There are different interconnected issues that you need to tend to when promoting your internal communications plan – one of which is your organizational climate and culture. This means that in order for your strategy to be effective, your workplace has to be an environment wherein communication is not only expected, it is accepted and promoted. When your workplace is closed and when it discourages its work staff from having a voice, communication efforts will prove to be futile – no matter how well-formulated or well-thought out they are.
In order to truly foster an effective and efficient internal communications plan, the first and foremost step any company must take is to establish an organization climate and culture that is open and allows for the free flow of ideas and information in all directions and from all positions. This means that while managers and team leaders are, of course, encouraged to give their own thoughts and ideas, so are the rest of the workforce. Each and every member of the company has a right to speak, to be heard and to be listened to and to be acknowledged with respect.
An organizational climate and culture that encourages the integration of an internal communications plan is one that:
1. Promotes the idea of practicing what one preaches.
In order for an organization to be truly open and receptive, those who speak of this openness should be able to practice what they preach. They themselves should be open by being active listeners, and by responding in a timely manner to the queries, suggestions and complaints of their staff. Everyone in the company has to be consistently treated like valuable members of the team, and they have to be treated like they and their ideas matter.
2. Urges for equal treatment.
Regardless of their gender, age, time with and position in the company, make sure to treat everyone equally. This means that no matter how you feel about any individual in a personally, you have to treat every person fairly and justly. Without fairness, an internal communications plan won’t be deemed effective.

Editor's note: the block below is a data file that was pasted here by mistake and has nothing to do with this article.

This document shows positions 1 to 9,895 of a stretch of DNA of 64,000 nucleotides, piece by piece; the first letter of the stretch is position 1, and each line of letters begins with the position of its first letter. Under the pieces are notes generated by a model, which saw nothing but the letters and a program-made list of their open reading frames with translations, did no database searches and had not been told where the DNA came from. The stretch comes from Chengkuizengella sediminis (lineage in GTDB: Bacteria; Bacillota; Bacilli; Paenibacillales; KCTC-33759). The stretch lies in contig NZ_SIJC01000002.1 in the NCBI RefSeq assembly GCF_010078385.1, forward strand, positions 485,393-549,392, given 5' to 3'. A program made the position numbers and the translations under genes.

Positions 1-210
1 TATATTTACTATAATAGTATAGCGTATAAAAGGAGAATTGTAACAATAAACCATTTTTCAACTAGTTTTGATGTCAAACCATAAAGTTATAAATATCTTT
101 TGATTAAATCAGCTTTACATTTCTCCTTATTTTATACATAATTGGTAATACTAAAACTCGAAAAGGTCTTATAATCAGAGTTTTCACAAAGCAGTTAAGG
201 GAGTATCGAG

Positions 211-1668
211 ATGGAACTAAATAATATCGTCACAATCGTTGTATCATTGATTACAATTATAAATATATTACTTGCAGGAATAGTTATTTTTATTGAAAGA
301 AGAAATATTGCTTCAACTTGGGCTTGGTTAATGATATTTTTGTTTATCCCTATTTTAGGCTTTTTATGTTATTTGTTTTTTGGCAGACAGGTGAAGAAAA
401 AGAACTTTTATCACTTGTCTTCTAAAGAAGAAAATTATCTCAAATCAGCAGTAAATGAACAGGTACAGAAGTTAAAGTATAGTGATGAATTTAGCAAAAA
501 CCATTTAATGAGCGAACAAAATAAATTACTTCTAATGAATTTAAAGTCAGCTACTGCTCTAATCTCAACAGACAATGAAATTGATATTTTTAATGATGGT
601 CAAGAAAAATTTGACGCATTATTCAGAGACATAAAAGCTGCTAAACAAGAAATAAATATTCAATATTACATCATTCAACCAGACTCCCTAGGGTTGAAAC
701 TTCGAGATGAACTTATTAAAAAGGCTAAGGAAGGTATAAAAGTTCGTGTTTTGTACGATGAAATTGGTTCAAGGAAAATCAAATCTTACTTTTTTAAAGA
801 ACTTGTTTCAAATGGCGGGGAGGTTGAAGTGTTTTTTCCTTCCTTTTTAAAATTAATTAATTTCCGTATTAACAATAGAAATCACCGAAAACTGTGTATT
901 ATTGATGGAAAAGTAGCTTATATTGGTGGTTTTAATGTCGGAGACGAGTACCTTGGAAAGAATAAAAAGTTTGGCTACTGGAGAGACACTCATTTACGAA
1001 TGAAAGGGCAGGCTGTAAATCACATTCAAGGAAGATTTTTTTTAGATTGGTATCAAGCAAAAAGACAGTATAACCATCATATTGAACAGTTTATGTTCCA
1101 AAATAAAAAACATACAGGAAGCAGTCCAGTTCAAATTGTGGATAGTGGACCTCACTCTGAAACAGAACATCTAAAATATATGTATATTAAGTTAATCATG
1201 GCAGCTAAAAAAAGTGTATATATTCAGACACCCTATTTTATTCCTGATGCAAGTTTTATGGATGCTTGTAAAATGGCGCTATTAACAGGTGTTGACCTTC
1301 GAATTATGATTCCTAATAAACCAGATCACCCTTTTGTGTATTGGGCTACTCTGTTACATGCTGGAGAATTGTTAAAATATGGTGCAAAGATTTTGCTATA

3. Pushes for the need for sensitivity when it comes to communication styles.
Communication styles differ, and they are influenced by people’s varying backgrounds and abilities. There are general standards which need to be set when it comes to such things as respect, of course; but remember that while some may have an easy time when it comes to communicating with others, other people may have difficulties when it comes to interaction and speaking. Leaders need to set the precedence that if anyone feels uncomfortable or offended, they should feel free and empowered to speak up.
4. Upholds cultural sensitivity.
Cultural sensitivity has to do with respecting each other’s racial background, ethnicity, religious beliefs and others. The workplace is now global, and many companies employ workers from varying backgrounds. This then requires companies to be sensitive to the needs and the assumptions of its workers – no matter the culture. Companies are required to respect and even promote diversity, breaking off from the notion that those who are different are the “other”.
5. Allows information to flow from all directions.
Employees who are well-informed are engaged employees. Companies should make sure that their staff members have immediate access to the things that affect and interest them. Systems and networks should be set up to make sure that the information employees need gets to them, and that information is able to travel in all directions. For example, while smaller companies find regular weekly meetings to be enough to disseminate information, larger corporations may opt for internal newsletters to inform their employees of important news and updates.